Velvet Smooth (1976)

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In the tradition of Blaxploitation comes this one jivin’ private detective with a kung fu kick who is hired to take on her most dangerous case yet.

A group of masked thugs have been terrorizing the city. One of the local businessmen in charge of the city’s operations, benevolent crime boss King Lathrop, is beginning to worry that someone is trying to take over his turf. He decides that he must hire the only person capable of helping him take out the thugs and to find out who is responsible. That person is private detective Velvet Smooth, a karate-kicking woman who has the connections and uses them to get the job done.

Together with her cohorts Frankie and Ria, Velvet begins to help King investigate who may be responsible for the thugs. However, as she comes closer and some truths are revealed, she learns that it may be more than she can handle. Not one to give up, Velvet uses every resource possible, including her old friend, underground casino owner Mat. However, when Mat’s place gets ambushed by the masked goons, Velvet soon learns that the person responsible may be the last person they ever expected.

The second installment of an unofficial trilogy I like to call the “Nisei-Goju Karate Trilogy”, because the three films all involve exponents of the art, can be perhaps described as a precursor to the hit series Charlie’s Angels, with the titular Velvet Smooth leading the way. The other two films in this trilogy are the 1974 film Force Four and the 1977 kung fu-horror hybrid, Devil’s Express (aka Gang Wars).

Johnnie Hill, in what would be her only film credit, takes center stage and does it quite well in the titular role. She has the look of a Blaxploitation action heroine almost close to Pam Grier and has the skills to match as well. Interestingly enough, the filmmakers played it smart and did something a little different than what is usually expected when a Blaxploitation heroine takes the lead. Unlike Grier, Hill doesn’t need to resort to using certain assets per se, but rather charm her way verbally to get the information she needs. Yes, she tends to be quite flirtatious at times with good-hearted boss King, but it is clear she may actually have eyes more for casino owner Mat.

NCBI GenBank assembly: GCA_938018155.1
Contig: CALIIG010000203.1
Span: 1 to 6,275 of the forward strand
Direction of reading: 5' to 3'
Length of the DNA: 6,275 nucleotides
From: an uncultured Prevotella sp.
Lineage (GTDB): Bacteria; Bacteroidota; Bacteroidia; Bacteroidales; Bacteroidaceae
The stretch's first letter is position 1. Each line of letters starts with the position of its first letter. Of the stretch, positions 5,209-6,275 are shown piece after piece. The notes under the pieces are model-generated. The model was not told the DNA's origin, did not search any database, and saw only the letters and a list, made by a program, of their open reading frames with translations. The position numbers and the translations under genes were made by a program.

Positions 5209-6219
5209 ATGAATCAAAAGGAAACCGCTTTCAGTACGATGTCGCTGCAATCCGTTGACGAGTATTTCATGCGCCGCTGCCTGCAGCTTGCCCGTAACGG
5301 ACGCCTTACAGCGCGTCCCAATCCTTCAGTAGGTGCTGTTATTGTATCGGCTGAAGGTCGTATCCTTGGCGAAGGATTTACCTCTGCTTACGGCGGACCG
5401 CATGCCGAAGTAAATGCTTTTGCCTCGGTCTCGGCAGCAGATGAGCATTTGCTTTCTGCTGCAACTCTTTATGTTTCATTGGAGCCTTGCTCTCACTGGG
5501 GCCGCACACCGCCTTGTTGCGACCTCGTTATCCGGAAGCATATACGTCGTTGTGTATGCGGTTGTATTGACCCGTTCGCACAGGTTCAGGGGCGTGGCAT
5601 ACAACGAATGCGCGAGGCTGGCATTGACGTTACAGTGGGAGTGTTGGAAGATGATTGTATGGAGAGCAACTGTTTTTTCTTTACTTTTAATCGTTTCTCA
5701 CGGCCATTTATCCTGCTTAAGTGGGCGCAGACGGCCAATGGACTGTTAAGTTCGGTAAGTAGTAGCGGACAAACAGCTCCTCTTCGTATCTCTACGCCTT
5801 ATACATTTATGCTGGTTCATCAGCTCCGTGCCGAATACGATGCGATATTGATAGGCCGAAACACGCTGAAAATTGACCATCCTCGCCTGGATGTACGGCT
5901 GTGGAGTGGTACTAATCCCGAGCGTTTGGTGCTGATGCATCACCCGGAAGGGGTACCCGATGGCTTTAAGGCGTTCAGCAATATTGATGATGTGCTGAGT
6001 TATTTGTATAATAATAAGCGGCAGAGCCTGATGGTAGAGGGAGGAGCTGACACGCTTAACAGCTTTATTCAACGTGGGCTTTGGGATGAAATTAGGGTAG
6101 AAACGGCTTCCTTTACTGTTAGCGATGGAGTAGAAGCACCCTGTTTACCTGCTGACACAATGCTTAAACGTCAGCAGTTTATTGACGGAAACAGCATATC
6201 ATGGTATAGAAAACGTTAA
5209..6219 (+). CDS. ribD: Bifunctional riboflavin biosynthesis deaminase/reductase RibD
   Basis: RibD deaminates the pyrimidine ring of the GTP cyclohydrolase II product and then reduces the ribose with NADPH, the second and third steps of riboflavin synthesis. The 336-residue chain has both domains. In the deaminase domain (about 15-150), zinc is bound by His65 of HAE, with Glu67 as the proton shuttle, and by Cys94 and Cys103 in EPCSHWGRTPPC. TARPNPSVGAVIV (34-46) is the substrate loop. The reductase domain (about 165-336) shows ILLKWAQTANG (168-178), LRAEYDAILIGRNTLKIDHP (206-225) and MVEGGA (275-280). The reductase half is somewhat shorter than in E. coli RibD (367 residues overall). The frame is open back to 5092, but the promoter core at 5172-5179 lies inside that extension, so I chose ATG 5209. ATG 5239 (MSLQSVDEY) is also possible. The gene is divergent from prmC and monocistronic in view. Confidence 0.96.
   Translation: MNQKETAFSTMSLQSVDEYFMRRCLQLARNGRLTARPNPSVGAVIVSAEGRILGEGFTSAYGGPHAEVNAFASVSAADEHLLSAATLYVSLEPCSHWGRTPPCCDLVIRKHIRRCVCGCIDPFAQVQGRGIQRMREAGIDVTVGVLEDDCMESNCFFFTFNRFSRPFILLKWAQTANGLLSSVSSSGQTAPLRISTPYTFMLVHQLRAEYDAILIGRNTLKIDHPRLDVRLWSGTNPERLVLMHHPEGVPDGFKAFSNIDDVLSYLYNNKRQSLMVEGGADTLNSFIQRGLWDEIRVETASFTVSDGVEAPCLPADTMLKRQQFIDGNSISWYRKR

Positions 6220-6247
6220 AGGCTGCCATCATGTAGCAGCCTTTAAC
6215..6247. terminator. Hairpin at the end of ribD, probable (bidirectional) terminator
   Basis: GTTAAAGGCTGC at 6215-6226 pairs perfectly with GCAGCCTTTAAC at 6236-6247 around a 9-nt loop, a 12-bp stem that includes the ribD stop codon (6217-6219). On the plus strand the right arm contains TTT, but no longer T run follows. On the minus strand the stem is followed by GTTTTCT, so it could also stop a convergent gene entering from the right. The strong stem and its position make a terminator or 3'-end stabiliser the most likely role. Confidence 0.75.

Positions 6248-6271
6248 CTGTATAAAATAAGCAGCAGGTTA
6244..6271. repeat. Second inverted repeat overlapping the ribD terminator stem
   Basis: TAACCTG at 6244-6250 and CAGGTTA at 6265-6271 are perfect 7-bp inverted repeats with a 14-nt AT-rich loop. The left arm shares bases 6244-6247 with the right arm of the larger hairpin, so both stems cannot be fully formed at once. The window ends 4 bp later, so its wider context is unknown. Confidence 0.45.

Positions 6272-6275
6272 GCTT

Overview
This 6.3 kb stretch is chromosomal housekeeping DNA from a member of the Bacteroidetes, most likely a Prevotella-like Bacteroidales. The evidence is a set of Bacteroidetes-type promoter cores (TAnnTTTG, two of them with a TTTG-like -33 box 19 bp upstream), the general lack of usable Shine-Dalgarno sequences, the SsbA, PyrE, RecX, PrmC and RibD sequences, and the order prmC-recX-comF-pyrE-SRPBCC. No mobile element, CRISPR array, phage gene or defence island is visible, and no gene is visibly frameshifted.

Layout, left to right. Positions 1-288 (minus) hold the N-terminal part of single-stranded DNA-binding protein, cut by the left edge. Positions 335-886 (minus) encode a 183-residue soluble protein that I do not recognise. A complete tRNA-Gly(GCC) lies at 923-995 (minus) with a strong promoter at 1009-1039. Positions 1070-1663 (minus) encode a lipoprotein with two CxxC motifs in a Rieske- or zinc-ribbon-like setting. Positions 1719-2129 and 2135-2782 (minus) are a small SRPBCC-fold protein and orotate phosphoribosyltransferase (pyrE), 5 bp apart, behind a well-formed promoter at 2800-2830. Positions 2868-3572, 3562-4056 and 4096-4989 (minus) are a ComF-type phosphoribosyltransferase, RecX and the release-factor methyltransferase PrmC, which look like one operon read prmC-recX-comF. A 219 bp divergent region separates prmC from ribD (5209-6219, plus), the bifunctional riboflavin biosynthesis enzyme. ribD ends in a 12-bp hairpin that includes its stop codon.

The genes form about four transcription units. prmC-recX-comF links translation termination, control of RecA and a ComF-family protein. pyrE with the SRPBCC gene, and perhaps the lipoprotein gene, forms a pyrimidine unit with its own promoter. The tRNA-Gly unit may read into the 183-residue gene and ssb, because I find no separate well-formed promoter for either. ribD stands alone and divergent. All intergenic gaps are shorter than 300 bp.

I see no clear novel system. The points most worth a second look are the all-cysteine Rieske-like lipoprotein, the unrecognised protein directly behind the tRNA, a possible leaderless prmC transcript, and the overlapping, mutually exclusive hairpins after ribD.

The late karate expert Owen Watson comes off Force Four quite well to take on the role of the benevolent King, who only needs to use his fists when necessary. When he’s not trying to figure out who is on his turf, he tends to be quite like Velvet but with the ladies. In one laughable scene, right after a fight scene, it cuts to King having a pillow fight with one of his girls. Rene Van Clief and Elsie Roman bring the looks and the skills as well as Velvet’s most trusted allies, Frankie and Ria while the founder of Nisei Goju Ryu himself, the late Frank Ruiz, hams it up at times as a hard boiled detective who finds himself on the case as well.

Owen Watson not only played King in the film, but also served as the film’s martial arts choreographer. As expected, the fight scenes are quite a mixed bag, with some fights looking good and some looking not so good. However, one has to respect that we are talking 1970’s New York City indie filmmaking at its finest. Watson makes good use with the cast and some highlight fight scenes include a rumble in a poolhall, where Velvet, King, Frankie, and Ria all team up to take on the goons; King taking on an opponent on a rooftop; and the climax, which is all set up in an old warehouse and we get to see Master Ruiz himself in action. Even current Nisei Goju Ryu head Wilfredo Roldan gets a nice fight scene against some of the masked thugs before meeting his demise.

Velvet Smooth is a definitely underrated 1970’s Blaxploitation martial arts film shot on location in New York City. Some decent martial arts sequences plus a heroine who doesn’t need certain assets to get the job done makes this an interesting watch for fans of cult films.

WFG RATING: B

A Neshobe Films production. Director: Michael Fink. Producers: Michael Fink, Joel Schild, and Marvin Schild. Writers: Leonard Michaels and Jan Weber. Cinematography: Jay Dubin.  Editing: Joel Schild and Marvin Schild.

Cast: Johnnie Hill, Owen Watson, Emerson Boozer, Rene Van Clief, Elsie Roman, Moses Lyllia, Frank Ruiz, James Durrah, Thomas Agero, Wilfredo Roldan, Michael Scorpio.

 

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